It's not always about the hike. Rather, for me, it was about celebrating the reopening of Great Smoky Mountains National Park.
I wanted to show solidarity with our park employees and park partners, Great Smoky Mountains Association (GSMA) and Friends of the Smokies (FOTS). I lead a monthly hike for FOTS, but couldn't lead it when scheduled. When I heard that the state of Tennessee was going to fund the reopening of the Smokies, I wanted to be there the first day. Unfortunately by the time the Tennessee Legislature made the decision, it was so late in the evening that we couldn't advertise the hike and hope that anyone would show up. So we postponed the hike to Thursday.
We met at the Bradley Fork Trailhead at the far end of Smokemont Campground. The campground already had a sprinkling of tents, RVs, and popups settled in. Campers must have come in the first day they could. Turkeys wandered all over the road, probably still thinking that they were the only ones in the park.
We followed Bradley Fork Trail along the stream. Creeks rippled through and under the trail to join the main creek. Sourwood trees, which are ignored most of the year, showed off their brilliant red color. Purple asters, the last wildflowers of the year, were still in bloom. Autumn colors were at their peak. It was cool and foggy.
Chasteen Creek Trail is always muddy since it's heavily used by horses. We watched for a hitching post on the left and took a side trail to Chasteen Cascade, the destination for the horse trips coming out of Smokemont stables. For most visitors, the cascade is their destination, but we continued up the trail to campsite #48 for lunch. The route follows the Benton MacKaye Trail and the Mountains-to-Sea Trail across North Carolina. By the time we reached our lunch spot, the rain came down steadily. We ate quickly and started down the trail.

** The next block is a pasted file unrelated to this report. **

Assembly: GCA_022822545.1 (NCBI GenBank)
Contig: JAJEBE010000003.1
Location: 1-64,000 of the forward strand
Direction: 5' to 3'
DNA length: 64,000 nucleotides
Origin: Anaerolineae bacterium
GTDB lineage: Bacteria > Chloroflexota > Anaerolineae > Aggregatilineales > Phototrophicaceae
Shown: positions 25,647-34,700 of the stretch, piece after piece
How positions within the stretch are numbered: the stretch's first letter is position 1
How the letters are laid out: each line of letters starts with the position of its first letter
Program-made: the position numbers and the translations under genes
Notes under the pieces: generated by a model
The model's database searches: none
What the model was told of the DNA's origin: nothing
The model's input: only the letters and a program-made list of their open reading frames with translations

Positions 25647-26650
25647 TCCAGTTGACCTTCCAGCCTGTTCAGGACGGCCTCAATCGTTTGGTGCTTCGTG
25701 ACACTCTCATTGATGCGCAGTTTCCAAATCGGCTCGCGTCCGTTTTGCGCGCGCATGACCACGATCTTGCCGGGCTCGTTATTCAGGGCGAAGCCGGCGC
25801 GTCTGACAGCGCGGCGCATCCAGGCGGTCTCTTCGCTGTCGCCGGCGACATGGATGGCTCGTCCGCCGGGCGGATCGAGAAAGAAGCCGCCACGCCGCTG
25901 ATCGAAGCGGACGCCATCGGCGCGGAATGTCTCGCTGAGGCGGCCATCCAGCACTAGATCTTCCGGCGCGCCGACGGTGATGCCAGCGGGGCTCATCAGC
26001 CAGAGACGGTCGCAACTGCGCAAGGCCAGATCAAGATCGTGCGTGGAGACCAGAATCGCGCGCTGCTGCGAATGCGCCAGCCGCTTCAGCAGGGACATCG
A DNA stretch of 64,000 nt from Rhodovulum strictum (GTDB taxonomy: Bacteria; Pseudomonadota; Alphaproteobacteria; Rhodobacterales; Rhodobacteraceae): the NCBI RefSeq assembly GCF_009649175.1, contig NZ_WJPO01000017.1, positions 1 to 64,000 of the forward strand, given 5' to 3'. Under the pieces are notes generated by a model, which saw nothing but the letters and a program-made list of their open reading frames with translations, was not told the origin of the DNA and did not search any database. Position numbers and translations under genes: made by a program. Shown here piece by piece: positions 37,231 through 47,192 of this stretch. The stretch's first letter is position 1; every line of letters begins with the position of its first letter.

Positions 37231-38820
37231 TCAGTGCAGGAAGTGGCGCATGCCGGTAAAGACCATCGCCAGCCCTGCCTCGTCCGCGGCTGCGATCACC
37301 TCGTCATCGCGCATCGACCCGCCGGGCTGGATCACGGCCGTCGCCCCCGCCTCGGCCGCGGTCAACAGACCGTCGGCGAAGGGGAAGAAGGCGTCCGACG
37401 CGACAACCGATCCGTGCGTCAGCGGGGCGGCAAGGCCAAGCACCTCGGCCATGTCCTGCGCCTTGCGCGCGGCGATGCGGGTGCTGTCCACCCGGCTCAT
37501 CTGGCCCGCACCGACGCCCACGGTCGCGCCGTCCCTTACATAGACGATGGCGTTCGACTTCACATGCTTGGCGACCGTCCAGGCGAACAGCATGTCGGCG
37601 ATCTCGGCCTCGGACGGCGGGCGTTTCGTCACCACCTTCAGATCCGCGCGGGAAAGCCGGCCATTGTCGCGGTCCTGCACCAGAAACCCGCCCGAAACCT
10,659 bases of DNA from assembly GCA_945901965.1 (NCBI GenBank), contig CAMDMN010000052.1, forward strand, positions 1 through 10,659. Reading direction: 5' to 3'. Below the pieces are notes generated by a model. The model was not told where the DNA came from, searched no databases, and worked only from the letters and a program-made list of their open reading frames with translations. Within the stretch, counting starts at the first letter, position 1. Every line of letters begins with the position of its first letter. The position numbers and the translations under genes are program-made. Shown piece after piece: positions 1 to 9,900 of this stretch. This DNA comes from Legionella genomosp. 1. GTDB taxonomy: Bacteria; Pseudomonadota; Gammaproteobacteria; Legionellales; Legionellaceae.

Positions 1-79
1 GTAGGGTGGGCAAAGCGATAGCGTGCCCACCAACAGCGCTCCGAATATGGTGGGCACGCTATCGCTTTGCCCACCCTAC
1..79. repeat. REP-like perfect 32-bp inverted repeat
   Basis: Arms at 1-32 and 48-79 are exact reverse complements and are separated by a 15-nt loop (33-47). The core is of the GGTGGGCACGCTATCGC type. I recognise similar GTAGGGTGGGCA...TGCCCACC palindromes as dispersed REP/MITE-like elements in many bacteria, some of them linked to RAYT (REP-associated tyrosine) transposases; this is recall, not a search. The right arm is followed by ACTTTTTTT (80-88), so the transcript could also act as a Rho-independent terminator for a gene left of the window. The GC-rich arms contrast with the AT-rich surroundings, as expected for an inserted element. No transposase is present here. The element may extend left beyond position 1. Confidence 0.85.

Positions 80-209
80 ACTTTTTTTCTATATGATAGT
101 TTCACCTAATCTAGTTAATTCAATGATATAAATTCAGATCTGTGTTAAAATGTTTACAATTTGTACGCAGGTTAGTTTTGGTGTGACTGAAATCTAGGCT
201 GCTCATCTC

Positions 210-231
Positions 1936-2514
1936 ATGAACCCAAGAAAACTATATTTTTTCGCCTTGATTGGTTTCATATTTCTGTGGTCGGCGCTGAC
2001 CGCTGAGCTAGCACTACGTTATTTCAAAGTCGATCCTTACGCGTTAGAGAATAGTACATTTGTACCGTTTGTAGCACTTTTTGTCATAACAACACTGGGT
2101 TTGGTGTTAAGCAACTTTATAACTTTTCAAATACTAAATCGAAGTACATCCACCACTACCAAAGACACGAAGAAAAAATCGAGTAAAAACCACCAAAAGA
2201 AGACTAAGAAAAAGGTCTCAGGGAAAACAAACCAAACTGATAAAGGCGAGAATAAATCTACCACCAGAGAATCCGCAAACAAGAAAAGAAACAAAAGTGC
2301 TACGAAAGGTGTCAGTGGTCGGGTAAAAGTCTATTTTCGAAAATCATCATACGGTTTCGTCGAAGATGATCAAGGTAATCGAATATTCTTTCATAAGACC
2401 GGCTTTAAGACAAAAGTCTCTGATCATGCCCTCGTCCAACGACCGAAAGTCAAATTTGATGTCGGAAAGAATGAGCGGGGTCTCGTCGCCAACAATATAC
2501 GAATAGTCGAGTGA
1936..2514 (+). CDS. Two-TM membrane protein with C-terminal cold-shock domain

Back at the trailhead, we drove almost out of the campground and visited the Smokemont Baptist Church. The church is hidden by foliage and hard to see from the road. We reconvened at Oconaluftee Visitor Center for the next part of the trip, visiting the bookstore. By the afternoon, the parking lot at Oconaluftee was almost full. Tour buses let out their passengers who headed straight for the visitor center. I hope they bought something at the store.
Great Smoky Mountains Association, the cooperating association, manages the bookstores in and around the park. Of course, the four stores in the park had been closed for the past 15 days.
Terry Maddox, executive director of GSMA, posted podcasts every day on YouTube to announce how the shutdown was affecting the bottom line. The association estimates that it lost over $550,00 over the 15 days that the stores were closed, money that will never be made back. Mr. Maddox's last podcast was on the first day of the reopening of the park. He says that, "The losses we have suffered this year are the worst in the 60-year history of GSMA.This will take some time to overcome."
As I left the park, a solitary elk was grazing quietly in the field next to the Mountain Farm Museum. Visitors watched him through binoculars. The elk wasn't bothered by the visitors, or the shutdown.